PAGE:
Children often hear, “This is going to hurt me more than it will hurt you,” before getting punished and of course they never believe it. One day, they find out that it takes a lot of energy to come up with a punishment and enforce it. In a similar vein, no one who wins the lottery believes that they will fall victim to the “curse” of great financial windfall actually making people more unhappy.
So too imperial states do not realize that extra conquests often presage a “time of troubles,“* and soon begin to work against them. We usually think of the geo-political or financial burden of conquest, but it takes a psychological toll as well.
Here is a picture of a draftee into Japan’s army, with his family at a farewell gathering.
The picture should be blown up beyond screen size to get the full impact, and you can do that here.
We might guess that this picture was taken late in World War II, when all that seemed left for Japan was either surrender or “honorable” death. But in fact, the picture is from 1939, when Japan’s fortunes seemed very much on the rise. But this “rise” in fortunes may not have been all it seemed. In 1939 Japan had reached a stalemate of sorts in China after quick and early victories. To break the stalemate they began wanton and indiscriminate bombing of Chinese cities. As David Derrick notes, Japanese tended to look somber in photographs, but here they appear beyond somber. They are troubled , suffering from what Toynbee called a “schism of the soul.” Whether your religion be Christianity, or in Japan’s case, Shintoism, people were not made to kill on such a scale. Such actions take their toll. It may hurt the conqueror more than the conquered.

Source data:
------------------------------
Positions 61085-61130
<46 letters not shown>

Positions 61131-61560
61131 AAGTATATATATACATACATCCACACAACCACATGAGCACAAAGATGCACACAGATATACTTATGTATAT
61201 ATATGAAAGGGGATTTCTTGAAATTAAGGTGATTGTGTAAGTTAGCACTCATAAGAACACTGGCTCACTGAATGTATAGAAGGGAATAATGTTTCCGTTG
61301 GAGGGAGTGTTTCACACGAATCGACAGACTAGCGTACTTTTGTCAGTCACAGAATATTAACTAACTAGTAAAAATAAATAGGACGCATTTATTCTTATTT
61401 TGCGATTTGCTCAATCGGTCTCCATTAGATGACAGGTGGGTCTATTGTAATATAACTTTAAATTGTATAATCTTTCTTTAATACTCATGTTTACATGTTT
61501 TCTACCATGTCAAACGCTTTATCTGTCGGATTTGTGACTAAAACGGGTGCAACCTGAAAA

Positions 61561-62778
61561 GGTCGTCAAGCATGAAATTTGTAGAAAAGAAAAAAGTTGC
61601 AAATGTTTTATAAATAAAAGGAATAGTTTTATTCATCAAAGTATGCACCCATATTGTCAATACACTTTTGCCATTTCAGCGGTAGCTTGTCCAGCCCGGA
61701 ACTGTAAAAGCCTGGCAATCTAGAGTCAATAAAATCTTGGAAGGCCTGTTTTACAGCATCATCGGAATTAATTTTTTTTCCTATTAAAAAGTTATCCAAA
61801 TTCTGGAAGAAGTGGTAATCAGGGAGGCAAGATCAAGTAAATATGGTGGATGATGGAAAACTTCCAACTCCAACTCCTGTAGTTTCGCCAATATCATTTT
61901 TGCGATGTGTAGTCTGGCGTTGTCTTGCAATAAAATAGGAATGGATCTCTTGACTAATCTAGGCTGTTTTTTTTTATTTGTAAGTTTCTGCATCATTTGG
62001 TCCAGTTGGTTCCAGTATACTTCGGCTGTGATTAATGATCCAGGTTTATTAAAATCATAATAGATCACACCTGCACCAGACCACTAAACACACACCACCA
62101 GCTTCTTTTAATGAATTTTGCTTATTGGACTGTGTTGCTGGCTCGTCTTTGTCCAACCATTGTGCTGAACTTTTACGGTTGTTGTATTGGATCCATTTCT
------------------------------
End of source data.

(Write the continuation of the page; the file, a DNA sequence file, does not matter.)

*Readers of the linked post may note that while Japan technically was ruled by the Emperor, in fact they were controlled by a military oligarchy.